There are several aac organizations. The following is a
list that may be of assistance to you.
Alliance for Technology Access or ATA
American Speech-Language-Hearing Association
Apraxia and Other Motor Speech Disorders Organization Apraxia-Kids
Assistive Technology Industry Association (ATIA)
Augmentative and Alternative Communication Center at the
University of Nebraska-Lincoln created this site, which contains
demographic information, device tutorials, academic resources,
vocabulary lists, presentations by faculty and more.
Aid Manufacturers Association is a nonprofit organization of
leading manufacturers of AAC software and hardware. The site
contains links to manufacturer's web pages.
Communication & Assistive Device Laboratory (CADL)
Communication Independence for the Neurologically Impaired
CSUN Technology and Persons with Disabilities Conference
Illinois Network for Augmentative and Alternative
(International Society for Augmentative and Alternative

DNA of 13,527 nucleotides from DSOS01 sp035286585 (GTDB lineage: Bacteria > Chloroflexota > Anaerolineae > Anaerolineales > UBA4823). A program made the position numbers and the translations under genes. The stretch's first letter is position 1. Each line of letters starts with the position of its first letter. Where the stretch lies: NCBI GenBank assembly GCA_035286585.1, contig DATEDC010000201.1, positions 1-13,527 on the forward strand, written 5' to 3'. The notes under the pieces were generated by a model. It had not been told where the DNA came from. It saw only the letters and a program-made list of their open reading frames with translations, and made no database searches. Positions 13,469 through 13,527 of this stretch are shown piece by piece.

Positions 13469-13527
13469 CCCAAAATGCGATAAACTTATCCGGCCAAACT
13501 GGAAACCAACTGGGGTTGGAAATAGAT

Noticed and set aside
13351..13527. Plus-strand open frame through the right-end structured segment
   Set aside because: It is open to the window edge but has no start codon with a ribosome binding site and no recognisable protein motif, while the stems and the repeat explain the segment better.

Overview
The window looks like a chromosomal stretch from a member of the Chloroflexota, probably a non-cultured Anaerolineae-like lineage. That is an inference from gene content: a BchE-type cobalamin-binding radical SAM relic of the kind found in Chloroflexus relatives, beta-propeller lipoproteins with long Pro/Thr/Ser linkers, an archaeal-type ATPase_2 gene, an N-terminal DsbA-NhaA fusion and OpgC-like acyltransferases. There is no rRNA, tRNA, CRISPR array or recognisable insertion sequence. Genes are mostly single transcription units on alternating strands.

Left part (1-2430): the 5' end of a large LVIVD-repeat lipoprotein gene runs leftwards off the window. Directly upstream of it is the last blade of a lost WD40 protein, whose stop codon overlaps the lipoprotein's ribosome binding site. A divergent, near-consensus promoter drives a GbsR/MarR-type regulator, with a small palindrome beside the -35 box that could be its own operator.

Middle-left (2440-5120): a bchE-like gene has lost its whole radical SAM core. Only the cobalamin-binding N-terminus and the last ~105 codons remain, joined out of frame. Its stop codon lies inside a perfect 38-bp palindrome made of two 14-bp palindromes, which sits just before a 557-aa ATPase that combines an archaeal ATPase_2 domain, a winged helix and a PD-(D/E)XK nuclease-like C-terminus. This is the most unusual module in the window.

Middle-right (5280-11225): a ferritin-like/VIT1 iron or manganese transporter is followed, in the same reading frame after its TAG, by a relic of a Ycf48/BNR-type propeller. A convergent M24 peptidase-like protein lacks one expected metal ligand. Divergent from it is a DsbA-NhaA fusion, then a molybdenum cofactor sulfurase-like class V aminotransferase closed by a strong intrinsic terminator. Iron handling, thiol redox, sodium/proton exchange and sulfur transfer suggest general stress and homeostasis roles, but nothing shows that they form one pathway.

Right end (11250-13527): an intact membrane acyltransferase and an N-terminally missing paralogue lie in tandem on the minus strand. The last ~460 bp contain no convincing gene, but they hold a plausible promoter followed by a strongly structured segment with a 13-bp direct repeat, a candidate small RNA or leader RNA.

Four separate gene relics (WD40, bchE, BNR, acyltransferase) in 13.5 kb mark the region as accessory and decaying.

Communication) The mission of ISAAC is to promote the best
possible communication for people with complex communication
needs. The organization has chapters in several countries.
Rehabilitation Engineering and Assistive Technology
Society of North America
Engineering Research Center (RERC) on Communication
Enhancement is a national project funded by the National
Institute on Disability and Rehabilitation Research (NIDRR). Its
purpose is to improve technologies that further the development
of communication, language, natural speech, discourse skills,
and literacy of persons with significant communication
Speaking for Ourselves
Center University & Research
USSAAC (United States Society for Augmentative and
Alternative Communication) USSAAC is the only national
association in the U.S. specifically designed to address the
needs of persons who are either severely speech impaired or
unable to speak. Augmentative and Alternative Communication (AAC)
refers to methods of communication that enhance (augment) or
replace (alternative) conventional forms of expression.